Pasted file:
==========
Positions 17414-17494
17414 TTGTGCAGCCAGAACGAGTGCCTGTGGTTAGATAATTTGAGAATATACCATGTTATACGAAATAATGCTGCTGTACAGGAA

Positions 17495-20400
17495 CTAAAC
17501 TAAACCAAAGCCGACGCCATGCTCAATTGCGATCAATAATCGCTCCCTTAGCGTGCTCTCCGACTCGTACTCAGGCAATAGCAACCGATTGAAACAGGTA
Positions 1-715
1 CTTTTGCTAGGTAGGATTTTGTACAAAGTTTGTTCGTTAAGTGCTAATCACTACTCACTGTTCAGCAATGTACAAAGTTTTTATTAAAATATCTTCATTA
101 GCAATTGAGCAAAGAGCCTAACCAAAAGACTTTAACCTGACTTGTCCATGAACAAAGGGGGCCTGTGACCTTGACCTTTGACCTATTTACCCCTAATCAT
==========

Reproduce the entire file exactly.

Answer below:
Positions 17414-17494
17414 TTGTGCAGCCAGAACGAGTGCCTGTGGTTAGATAATTTGAGAATATACCATGTTATACGAAATAATGCTGCTGTACAGGAA

Positions 17495-20400
17495 CTAAAC
17501 TAAACCAAAGCCGACGCCATGCTCAATTGCGATCAATAATCGCTCCCTTAGCGTGCTCTCCGACTCGTACTCAGGCAATAGCAACCGATTGAAACAGGTA
Positions 1-715
1 CTTTTGCTAGGTAGGATTTTGTACAAAGTTTGTTCGTTAAGTGCTAATCACTACTCACTGTTCAGCAATGTACAAAGTTTTTATTAAAATATCTTCATTA
101 GCAATTGAGCAAAGAGCCTAACCAAAAGACTTTAACCTGACTTGTCCATGAACAAAGGGGGCCTGTGACCTTGACCTTTGACCTATTTACCCCTAATCAT